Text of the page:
Kelly report must be honoured - MPs

Wednesday, 4 November, 2009

EAST Anglia MPs have called on all members of the House of Commons to accept Sir Christopher Kelly's proposed clamp down on perks and allowances to enable politics to move on from the expenses scandal.

The MPs accept that public outrage over claims for moats, duck houses, and mole killing have brought parliament's reputation to its knees.

Party leaders accepted the Kelly report, which recommends that MPs should no longer be able to claim for their mortgages, employ family members at the taxpayer's expense, or claim cash for maintaining a second home.

'The damage that has been done by what has been revealed about past malpractice and about the culture that goes with it has been very considerable,' said Sir Christopher. A key recommendation is to establish an Independent Parliamentary Standards Authority (IPSA) with the power to determine the pay and pensions of MPs as well as their expenses.

West Suffolk Conservative MP Richard Spring said the report should be accepted in its entirety. 'The essence is that mortgage flipping, purchasing goods and chattels, and employing members of your family as staff must end.

'Kelly is ironing out the issues which the public clearly sees as an abuse of the system. He has been fair in saying that all these changes should be transitional - many of the changes such as a 'golden goodbye' will not apply until the end of the next parliament.'

Bury St Edmunds Tory David Ruffley welcomed the proposals '100%' and insisted they should be accepted in full by every MP.

'I can find nothing in Sir Christopher's report that will discourage people of limited financial means from seeking to be an MP. The current salary is considerably higher than the average national wage and is more than reasonable to sustain a parliamentary career.'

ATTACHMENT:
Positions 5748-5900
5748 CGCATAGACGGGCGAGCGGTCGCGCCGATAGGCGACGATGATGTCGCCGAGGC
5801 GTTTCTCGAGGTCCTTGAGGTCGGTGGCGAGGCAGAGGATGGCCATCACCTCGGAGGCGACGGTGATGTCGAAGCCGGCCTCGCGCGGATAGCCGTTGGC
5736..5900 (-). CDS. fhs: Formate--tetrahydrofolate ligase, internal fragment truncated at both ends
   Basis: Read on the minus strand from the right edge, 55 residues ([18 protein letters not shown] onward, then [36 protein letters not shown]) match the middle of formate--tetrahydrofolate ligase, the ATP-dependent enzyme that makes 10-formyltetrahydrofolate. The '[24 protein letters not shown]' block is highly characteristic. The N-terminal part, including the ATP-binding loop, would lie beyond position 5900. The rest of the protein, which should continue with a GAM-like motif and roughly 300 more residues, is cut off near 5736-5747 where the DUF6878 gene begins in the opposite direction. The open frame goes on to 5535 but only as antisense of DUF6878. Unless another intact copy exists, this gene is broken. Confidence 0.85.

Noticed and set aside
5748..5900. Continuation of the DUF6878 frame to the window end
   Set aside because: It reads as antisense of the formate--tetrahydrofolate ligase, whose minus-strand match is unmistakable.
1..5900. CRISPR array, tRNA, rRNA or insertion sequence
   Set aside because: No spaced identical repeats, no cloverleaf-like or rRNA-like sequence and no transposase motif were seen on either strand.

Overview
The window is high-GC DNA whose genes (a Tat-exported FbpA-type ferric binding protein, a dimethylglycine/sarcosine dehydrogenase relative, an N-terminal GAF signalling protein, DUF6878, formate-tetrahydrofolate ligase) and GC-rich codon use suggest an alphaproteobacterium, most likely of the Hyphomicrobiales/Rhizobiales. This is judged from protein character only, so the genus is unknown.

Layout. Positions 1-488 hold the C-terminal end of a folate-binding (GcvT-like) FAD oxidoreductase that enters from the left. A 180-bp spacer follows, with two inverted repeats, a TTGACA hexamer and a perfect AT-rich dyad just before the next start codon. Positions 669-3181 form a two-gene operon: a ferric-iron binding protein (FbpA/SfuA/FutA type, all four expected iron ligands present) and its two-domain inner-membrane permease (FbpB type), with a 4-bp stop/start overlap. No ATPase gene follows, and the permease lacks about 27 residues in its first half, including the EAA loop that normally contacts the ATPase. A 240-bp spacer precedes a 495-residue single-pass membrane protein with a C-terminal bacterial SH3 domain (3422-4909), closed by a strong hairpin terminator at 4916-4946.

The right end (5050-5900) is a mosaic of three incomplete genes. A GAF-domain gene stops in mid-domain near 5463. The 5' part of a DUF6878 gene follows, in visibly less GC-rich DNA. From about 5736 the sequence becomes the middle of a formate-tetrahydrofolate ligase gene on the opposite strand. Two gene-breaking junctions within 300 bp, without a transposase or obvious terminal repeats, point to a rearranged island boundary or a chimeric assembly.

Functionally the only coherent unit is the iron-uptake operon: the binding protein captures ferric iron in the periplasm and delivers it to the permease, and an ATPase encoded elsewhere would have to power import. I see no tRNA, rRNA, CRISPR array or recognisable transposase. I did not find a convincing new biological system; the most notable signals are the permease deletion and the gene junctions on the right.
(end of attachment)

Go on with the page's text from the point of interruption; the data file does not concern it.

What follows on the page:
Junior transport minister Chris Mole (Labour, Ipswich) said he wanted the IPSA to put Kelly's measures into practice as soon as readily possible.

'Parliament voted for Kelly to advise IPSA on future arrangements and this must now happen. The Government is committed to securing public closure on this issue, and I look forward to all MPs being able to focus on their primary purpose of serving the public.'

The changes may disadvantage Colchester's Liberal Democrat MP Bob Russell, who said: 'I regularly work a 17 hour day starting at 6am and restricting on second homes in the capital to MPs who live further than an hour's commute from parliament would obviously affect me.

'I share a house with another Liberal Democrat MP - Mike Hancock (Portsmouth South) - and our combined claim is less than £6,000 a year. If we were forced to switch to hotels, we would be allowed £12,000 a year each - that's four times our current cost.'